Q: With such a diverse company, how do you manage the many facets of Compass Health?

A: Our primary business is health care, no question. However, the other facets of our company also require appropriate energy and attention so that the quality of services provided is always up to our standard. To do this, we have a group of great people that make up our management team, and we divide our operations amongst the group. Then, each person is a sort of specialist and can focus on his or her division of our business.

Q: Describe some of the most important lessons you learned on your path to becoming a CEO. What were some of the pivotal moments that helped to shape your career?

A: Wisdom is a word that better answers your question. Wisdom is a word that I think defines itself to each professional over time. For example, I understand human nature far better now than I did starting out in my career, and that has been a valuable thing in business.

A pivotal thing that helped shape my career was that I was fortunate to have been involved with such a quality group of individuals. The early mentorship I received at Compass Health truly allowed me to become a better person as well as a better professional. Mark Woolpert and Bill Gerrish, who has always been our chief financial officer, were mentors. They really helped me. Mark, more from an executive management level, and Bill from a financial one. I think our business relationship turned into a friendship and a mentorship without it being addressed as such.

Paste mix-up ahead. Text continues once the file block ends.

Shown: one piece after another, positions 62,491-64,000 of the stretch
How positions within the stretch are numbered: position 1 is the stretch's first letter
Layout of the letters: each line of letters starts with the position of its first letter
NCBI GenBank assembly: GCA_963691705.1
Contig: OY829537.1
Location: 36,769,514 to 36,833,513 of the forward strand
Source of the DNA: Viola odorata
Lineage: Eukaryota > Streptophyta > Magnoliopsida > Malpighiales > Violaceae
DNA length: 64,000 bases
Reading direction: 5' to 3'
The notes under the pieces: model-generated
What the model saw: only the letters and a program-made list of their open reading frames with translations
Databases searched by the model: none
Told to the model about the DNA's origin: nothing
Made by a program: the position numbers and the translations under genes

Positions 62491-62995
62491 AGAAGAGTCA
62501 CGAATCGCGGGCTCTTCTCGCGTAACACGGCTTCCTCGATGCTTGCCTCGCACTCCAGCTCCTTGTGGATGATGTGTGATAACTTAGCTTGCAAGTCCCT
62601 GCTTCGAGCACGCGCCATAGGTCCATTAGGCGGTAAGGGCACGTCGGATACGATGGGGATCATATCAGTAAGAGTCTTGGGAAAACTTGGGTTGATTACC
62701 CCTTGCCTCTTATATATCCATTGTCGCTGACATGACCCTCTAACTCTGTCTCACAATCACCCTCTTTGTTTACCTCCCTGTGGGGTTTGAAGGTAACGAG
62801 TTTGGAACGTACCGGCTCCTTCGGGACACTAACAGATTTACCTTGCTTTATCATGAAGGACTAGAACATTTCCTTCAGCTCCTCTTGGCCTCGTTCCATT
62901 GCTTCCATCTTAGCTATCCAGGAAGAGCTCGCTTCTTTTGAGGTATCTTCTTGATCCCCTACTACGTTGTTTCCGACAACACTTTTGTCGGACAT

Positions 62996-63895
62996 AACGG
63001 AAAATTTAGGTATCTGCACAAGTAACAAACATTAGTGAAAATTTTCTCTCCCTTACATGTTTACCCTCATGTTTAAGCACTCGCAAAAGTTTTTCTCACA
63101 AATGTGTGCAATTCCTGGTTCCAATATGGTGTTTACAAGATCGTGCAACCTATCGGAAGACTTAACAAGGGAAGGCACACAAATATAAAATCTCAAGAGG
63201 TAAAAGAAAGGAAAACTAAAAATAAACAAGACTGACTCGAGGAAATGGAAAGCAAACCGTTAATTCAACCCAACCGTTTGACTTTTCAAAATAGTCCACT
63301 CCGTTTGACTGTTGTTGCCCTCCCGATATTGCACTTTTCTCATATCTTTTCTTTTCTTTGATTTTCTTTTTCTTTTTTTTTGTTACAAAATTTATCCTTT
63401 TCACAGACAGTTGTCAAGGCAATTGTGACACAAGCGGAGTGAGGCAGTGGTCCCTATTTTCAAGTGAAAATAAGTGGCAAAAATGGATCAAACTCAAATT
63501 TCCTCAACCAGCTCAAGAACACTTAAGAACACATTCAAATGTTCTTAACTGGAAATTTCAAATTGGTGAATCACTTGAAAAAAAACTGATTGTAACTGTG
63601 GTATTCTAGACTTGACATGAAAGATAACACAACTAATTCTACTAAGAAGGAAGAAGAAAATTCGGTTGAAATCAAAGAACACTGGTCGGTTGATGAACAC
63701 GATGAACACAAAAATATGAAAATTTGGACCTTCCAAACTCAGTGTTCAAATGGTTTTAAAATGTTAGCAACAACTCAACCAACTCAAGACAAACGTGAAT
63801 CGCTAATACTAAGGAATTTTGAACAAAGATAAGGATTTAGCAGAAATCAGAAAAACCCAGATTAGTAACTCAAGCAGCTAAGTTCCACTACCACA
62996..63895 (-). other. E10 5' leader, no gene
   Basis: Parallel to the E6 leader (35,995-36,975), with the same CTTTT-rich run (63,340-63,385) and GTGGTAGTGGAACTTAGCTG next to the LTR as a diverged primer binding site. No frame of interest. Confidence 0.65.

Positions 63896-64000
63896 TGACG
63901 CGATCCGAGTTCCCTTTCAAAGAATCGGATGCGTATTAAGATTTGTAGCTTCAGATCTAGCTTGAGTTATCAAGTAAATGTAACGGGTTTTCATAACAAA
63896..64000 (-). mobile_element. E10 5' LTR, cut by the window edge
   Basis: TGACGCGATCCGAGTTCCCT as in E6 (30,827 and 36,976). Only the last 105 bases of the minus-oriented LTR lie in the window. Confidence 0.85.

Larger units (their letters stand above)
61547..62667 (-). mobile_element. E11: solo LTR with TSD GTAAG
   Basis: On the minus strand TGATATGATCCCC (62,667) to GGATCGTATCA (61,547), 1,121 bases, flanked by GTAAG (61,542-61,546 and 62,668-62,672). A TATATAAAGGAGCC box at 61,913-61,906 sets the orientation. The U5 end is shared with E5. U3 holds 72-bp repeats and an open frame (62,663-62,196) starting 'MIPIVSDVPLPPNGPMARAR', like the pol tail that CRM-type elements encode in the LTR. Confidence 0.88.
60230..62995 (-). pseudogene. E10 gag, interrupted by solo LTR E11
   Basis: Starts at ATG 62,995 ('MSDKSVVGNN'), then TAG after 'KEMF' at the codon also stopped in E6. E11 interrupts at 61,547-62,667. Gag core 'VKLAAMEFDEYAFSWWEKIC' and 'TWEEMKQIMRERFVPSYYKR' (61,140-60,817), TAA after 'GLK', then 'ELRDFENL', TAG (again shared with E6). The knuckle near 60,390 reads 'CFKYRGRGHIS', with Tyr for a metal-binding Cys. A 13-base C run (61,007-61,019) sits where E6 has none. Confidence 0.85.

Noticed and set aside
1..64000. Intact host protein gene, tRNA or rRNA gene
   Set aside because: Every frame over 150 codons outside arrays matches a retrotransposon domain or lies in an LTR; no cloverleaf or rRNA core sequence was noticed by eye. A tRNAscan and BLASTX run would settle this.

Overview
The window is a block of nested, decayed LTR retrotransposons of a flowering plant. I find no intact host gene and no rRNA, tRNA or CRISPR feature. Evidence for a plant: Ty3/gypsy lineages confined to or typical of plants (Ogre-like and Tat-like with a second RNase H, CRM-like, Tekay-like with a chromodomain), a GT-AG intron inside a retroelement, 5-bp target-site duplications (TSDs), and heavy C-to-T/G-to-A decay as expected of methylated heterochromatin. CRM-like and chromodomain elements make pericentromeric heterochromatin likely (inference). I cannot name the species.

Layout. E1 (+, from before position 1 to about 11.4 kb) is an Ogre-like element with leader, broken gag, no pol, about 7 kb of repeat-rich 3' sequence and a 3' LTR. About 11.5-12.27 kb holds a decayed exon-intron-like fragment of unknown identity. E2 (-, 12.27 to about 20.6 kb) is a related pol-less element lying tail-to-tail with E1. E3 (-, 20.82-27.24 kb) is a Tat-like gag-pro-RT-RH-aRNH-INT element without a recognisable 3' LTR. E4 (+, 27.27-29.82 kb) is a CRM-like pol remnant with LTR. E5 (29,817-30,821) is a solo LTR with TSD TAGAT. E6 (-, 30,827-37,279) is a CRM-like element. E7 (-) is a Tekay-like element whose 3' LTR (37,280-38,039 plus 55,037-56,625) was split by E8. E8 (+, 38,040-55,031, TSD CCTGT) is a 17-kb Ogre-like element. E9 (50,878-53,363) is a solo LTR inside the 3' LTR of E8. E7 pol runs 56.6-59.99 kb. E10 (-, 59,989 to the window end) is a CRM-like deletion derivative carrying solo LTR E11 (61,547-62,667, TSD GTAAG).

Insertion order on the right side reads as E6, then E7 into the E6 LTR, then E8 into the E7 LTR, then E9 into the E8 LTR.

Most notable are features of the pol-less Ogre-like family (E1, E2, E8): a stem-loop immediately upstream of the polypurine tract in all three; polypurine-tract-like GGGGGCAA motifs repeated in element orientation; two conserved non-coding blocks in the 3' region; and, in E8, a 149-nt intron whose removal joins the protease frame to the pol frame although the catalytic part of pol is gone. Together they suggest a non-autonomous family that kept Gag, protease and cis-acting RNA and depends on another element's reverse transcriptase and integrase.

Q: What do you like most about work and what inspires you to keep you doing your best on a daily basis?

A: There isn’t just one thing I like best about what I do for work. What inspires me is the impact of the health care we provide and how appreciative the recipients and their families can be of that, especially during what can be a hard stage of life. I also enjoy prospective projects or looking at an existing business and knowing there’s a way to create positive change.

Q: Who have been some of the most influential people in your life and why?

A: My parents were tremendous role models, always demonstrating to me the value of treating people with kindness and respect. They influenced my belief that it is possible to gain knowledge from everyone you interact with — supervisors, co-workers, friends and family. And that it is important to never believe you have all the answers, which is especially difficult during your early 20s when, without a doubt, we all believed we had all the answers.

Q: What have been some of your (or your employees’) best ideas to improve the company?